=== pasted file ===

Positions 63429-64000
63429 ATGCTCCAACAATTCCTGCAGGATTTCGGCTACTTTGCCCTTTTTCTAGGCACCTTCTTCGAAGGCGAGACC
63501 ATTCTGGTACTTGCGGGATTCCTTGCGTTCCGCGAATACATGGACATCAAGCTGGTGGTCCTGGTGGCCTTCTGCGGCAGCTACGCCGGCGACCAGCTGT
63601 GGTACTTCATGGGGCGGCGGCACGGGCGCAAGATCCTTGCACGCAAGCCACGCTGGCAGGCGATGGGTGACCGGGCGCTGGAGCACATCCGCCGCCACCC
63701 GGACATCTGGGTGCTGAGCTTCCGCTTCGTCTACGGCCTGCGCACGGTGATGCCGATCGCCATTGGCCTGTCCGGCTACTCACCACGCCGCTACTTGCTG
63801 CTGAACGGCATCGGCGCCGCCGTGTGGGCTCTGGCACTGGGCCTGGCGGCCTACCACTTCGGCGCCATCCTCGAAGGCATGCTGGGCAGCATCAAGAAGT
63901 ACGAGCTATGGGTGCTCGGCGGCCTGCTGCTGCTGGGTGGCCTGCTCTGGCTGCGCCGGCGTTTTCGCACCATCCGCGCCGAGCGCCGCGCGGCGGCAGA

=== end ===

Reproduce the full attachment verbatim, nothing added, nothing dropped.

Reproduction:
Positions 63429-64000
63429 ATGCTCCAACAATTCCTGCAGGATTTCGGCTACTTTGCCCTTTTTCTAGGCACCTTCTTCGAAGGCGAGACC
63501 ATTCTGGTACTTGCGGGATTCCTTGCGTTCCGCGAATACATGGACATCAAGCTGGTGGTCCTGGTGGCCTTCTGCGGCAGCTACGCCGGCGACCAGCTGT
63601 GGTACTTCATGGGGCGGCGGCACGGGCGCAAGATCCTTGCACGCAAGCCACGCTGGCAGGCGATGGGTGACCGGGCGCTGGAGCACATCCGCCGCCACCC
63701 GGACATCTGGGTGCTGAGCTTCCGCTTCGTCTACGGCCTGCGCACGGTGATGCCGATCGCCATTGGCCTGTCCGGCTACTCACCACGCCGCTACTTGCTG
63801 CTGAACGGCATCGGCGCCGCCGTGTGGGCTCTGGCACTGGGCCTGGCGGCCTACCACTTCGGCGCCATCCTCGAAGGCATGCTGGGCAGCATCAAGAAGT
63901 ACGAGCTATGGGTGCTCGGCGGCCTGCTGCTGCTGGGTGGCCTGCTCTGGCTGCGCCGGCGTTTTCGCACCATCCGCGCCGAGCGCCGCGCGGCGGCAGA